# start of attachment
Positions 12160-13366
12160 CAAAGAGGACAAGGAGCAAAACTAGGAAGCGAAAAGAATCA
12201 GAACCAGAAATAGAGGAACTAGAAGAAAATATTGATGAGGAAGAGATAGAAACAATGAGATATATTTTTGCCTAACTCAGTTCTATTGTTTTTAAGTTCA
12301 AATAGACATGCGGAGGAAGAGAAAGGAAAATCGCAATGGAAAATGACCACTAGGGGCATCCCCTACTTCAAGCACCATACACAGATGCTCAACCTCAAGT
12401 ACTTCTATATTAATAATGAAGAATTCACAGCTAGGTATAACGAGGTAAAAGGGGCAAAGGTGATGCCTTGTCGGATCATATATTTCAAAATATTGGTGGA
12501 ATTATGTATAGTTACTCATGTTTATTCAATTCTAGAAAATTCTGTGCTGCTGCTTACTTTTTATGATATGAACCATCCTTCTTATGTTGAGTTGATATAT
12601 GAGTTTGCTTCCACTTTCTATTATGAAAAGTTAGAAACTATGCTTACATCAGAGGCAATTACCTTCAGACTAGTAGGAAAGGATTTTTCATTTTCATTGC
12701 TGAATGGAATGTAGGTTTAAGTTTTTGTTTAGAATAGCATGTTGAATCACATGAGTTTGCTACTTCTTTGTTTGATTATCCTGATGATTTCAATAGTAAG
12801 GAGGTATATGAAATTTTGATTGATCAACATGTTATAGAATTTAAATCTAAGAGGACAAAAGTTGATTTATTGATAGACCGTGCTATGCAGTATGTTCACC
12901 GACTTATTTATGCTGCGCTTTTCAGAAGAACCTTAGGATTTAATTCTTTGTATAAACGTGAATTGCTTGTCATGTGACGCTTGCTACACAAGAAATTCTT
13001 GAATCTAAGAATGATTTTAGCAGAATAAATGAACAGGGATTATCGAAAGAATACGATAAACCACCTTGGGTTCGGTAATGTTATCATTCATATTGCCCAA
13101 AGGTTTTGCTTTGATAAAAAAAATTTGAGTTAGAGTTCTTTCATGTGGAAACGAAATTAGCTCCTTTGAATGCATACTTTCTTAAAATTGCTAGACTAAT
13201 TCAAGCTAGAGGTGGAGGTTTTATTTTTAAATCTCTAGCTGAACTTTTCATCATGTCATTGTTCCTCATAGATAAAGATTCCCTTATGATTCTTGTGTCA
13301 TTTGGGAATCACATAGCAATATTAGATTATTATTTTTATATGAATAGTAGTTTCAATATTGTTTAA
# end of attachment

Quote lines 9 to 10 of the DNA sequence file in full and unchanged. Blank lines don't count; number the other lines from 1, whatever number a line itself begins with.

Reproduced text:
12801 GAGGTATATGAAATTTTGATTGATCAACATGTTATAGAATTTAAATCTAAGAGGACAAAAGTTGATTTATTGATAGACCGTGCTATGCAGTATGTTCACC
12901 GACTTATTTATGCTGCGCTTTTCAGAAGAACCTTAGGATTTAATTCTTTGTATAAACGTGAATTGCTTGTCATGTGACGCTTGCTACACAAGAAATTCTT